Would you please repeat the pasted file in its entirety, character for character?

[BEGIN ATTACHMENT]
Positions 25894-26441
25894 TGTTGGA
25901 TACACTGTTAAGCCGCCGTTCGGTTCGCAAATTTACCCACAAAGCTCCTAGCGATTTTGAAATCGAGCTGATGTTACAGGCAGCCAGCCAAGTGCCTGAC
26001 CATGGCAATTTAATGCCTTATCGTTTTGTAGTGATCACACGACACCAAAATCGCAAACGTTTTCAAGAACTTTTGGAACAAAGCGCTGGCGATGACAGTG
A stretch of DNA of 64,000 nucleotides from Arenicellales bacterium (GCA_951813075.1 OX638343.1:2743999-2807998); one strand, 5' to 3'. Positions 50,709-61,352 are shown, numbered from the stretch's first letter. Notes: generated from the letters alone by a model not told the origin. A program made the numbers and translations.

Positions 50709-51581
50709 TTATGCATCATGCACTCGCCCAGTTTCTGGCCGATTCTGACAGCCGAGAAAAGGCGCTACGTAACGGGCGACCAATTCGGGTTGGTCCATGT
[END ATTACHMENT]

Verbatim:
Positions 25894-26441
25894 TGTTGGA
25901 TACACTGTTAAGCCGCCGTTCGGTTCGCAAATTTACCCACAAAGCTCCTAGCGATTTTGAAATCGAGCTGATGTTACAGGCAGCCAGCCAAGTGCCTGAC
26001 CATGGCAATTTAATGCCTTATCGTTTTGTAGTGATCACACGACACCAAAATCGCAAACGTTTTCAAGAACTTTTGGAACAAAGCGCTGGCGATGACAGTG
A stretch of DNA of 64,000 nucleotides from Arenicellales bacterium (GCA_951813075.1 OX638343.1:2743999-2807998); one strand, 5' to 3'. Positions 50,709-61,352 are shown, numbered from the stretch's first letter. Notes: generated from the letters alone by a model not told the origin. A program made the numbers and translations.

Positions 50709-51581
50709 TTATGCATCATGCACTCGCCCAGTTTCTGGCCGATTCTGACAGCCGAGAAAAGGCGCTACGTAACGGGCGACCAATTCGGGTTGGTCCATGT